Using the -r flag cannot be used to recursively process all files of a
given extension in a directory. This is a feature, not a bug. If you
need to do this, use the find(1) command.
The program will fail if you attempt to compare 2^64 or more input
files against a set of known files.
We take all bug reports very seriously. Any bug that jeopardizes the
forensic integrity of this program could have serious consequences on
people's lives. When submitting a bug report, please include a descrip‐
tion of the problem, how you found it, and your contact information.
Send bug reports to the author at the address above.
Returns a bit-wise value based on the success of the operation and the
status of any matching operations.
0 Success. Note that the program considers itself successful even
when it encounters read errors, permission denied errors, or
finds directories when not in recursive mode.
1 Unused hashes. Under any of the matching modes, returns this
value if one or more of the known hashes was not matched by any
of the input files.
2 Unmatched inputs. Under any of the matching modes, returns this
value if one or more of the input values did not match any of
the known hashes.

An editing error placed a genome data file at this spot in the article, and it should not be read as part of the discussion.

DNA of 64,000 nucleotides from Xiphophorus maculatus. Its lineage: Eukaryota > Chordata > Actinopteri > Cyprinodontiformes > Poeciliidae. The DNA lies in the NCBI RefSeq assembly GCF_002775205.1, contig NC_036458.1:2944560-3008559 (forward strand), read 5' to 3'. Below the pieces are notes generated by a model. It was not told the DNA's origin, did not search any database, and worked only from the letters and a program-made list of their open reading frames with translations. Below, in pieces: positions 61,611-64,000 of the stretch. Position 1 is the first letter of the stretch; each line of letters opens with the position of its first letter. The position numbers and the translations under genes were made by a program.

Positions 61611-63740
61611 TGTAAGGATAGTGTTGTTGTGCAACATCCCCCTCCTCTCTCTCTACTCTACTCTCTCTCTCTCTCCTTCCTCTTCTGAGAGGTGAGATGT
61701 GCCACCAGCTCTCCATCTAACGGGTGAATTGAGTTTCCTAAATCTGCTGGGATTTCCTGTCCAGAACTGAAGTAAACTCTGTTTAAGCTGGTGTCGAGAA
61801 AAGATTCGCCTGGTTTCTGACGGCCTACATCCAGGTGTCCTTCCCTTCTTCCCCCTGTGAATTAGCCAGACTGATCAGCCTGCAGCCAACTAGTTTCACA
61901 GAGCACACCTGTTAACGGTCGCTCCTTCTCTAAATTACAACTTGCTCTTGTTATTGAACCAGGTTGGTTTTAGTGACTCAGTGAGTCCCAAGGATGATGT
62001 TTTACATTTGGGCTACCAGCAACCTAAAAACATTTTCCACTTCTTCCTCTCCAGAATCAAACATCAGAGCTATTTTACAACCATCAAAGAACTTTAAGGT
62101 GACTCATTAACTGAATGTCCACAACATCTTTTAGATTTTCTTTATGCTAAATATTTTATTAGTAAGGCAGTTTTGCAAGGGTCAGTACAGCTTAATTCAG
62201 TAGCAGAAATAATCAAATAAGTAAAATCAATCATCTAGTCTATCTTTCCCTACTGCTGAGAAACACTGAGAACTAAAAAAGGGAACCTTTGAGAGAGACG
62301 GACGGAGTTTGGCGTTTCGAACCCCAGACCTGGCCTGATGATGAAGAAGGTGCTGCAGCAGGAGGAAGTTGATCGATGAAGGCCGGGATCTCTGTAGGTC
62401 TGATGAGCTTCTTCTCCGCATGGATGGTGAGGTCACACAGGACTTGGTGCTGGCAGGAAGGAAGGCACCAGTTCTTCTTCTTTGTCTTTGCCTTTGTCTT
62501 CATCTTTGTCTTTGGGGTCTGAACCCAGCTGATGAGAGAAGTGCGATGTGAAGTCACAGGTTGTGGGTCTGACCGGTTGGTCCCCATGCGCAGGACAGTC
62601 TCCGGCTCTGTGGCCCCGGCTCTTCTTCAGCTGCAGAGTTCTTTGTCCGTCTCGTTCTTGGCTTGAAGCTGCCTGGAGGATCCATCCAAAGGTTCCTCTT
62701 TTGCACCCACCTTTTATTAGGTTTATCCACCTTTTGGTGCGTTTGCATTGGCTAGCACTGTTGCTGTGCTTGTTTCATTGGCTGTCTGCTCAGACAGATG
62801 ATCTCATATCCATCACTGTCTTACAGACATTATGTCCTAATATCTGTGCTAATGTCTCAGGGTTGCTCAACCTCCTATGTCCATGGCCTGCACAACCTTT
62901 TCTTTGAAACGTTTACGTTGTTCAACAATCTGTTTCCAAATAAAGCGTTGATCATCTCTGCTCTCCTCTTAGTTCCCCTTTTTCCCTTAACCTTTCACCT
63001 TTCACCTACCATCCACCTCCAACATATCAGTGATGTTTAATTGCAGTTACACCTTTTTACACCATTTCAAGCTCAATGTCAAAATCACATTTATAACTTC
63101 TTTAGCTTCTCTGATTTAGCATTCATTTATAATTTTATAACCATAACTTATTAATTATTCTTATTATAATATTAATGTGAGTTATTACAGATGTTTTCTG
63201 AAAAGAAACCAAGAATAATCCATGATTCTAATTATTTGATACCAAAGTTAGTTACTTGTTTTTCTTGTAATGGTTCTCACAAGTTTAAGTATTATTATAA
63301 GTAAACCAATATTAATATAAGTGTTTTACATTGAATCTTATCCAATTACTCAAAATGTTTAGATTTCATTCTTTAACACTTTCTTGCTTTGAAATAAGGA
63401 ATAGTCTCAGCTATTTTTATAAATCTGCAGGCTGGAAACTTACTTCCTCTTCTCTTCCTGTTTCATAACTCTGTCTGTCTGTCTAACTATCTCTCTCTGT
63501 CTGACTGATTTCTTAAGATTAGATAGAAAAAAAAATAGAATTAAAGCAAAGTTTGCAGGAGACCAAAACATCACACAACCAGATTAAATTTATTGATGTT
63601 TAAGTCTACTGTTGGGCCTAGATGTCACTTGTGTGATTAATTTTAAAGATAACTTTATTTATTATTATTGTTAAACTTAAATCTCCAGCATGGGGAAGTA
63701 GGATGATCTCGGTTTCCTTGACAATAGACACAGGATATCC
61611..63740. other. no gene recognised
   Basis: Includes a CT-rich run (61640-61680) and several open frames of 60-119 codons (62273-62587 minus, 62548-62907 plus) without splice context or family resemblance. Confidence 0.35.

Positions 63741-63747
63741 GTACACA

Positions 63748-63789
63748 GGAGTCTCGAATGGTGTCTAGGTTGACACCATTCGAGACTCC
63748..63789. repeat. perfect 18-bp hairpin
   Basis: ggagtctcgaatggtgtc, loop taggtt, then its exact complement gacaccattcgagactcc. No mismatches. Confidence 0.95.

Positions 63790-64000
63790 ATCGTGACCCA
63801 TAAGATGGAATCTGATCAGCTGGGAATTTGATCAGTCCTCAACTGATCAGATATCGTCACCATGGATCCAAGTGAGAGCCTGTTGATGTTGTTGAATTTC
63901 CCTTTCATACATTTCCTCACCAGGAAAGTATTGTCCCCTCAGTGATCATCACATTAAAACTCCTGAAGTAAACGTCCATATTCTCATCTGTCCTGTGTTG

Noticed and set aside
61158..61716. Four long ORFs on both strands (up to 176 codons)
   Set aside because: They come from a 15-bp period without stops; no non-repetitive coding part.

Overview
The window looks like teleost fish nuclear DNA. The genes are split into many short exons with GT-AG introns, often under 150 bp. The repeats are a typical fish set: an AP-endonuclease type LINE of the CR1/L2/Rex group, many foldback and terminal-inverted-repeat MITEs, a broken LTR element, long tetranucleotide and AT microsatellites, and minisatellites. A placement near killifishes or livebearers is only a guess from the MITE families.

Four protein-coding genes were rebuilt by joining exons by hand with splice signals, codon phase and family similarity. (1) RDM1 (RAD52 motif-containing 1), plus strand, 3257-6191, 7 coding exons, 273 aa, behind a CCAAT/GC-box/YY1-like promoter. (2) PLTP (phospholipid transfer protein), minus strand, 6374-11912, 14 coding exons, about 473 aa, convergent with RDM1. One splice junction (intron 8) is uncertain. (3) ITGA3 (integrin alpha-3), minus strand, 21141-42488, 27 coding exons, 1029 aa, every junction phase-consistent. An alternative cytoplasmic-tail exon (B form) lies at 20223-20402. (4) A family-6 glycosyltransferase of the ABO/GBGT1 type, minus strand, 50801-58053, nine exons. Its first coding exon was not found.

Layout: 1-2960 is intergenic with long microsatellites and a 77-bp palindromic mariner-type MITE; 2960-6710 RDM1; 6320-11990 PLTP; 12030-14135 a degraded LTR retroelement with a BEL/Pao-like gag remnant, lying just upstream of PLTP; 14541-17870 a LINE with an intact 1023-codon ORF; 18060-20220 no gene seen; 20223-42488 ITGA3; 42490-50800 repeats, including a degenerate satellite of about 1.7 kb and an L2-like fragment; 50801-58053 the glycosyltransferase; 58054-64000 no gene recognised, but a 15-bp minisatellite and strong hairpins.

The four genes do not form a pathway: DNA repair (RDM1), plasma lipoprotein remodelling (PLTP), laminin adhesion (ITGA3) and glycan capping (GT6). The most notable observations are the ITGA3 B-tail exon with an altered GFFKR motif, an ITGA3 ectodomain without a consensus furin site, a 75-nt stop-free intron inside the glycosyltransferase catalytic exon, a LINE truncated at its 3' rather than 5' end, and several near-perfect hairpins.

64 User error, such as trying to do both positive and negative
matching at the same time.
128 Internal error, such as memory corruption or uncaught cycle.
All internal errors should be reported to the developer! See the
section "Reporting Bugs" below.
Computes multiple hashes, or message digests, for any number of files
while optionally recursively digging through the directory structure.
By default the program computes MD5 and SHA-256 hashes, equivalent to
-c md5,sha256. Can also take a list of known hashes and display the
filenames of input files whose hashes either do or do not match any of
the known hashes. Can also use a list of known hashes to audit a set
of FILES. Errors are reported to standard error. If no FILES are spec‐
ified, reads from standard input.
Computation mode. Compute hashes of FILES using the algorithms
specified. Legal values are md5, sha1, sha256, tiger, and
-k Load a file of known hashes. This flag is required when using
any of the matching or audit modes (i.e. -m, -x, -M, -X, or -a)
This flag may be used more than once to add multiple sets of
Loading sets with different hash algorithms can sometimes gener‐
ate spurrious hash collisions. For example, let's say we have
two hash sets, A and B, which have some overlapping files. For
example, the file /usr/bin/bad is in both sets. In A we've
recorded the MD5 and SHA-256. In B we've recorded the MD5,
SHA-1, and SHA-256. Because these two records are different,
they will both be loaded. When the program computes all three
hashes and compares them to the set of knowns, we will get an
exact match from the record in B and a collision from the record
-a Audit mode. Each input file is compared against the set of
knowns. An audit is said to pass if each input file is matched
against exactly one file in set of knowns. Any collisions, new
files, or missing files will make the audit fail. Using this
flag alone produces a message, either "Audit passed" or "Audit
Failed". Use the verbose modes, -v, for more details. Using -v
prints the number of files in each category. Using -v a second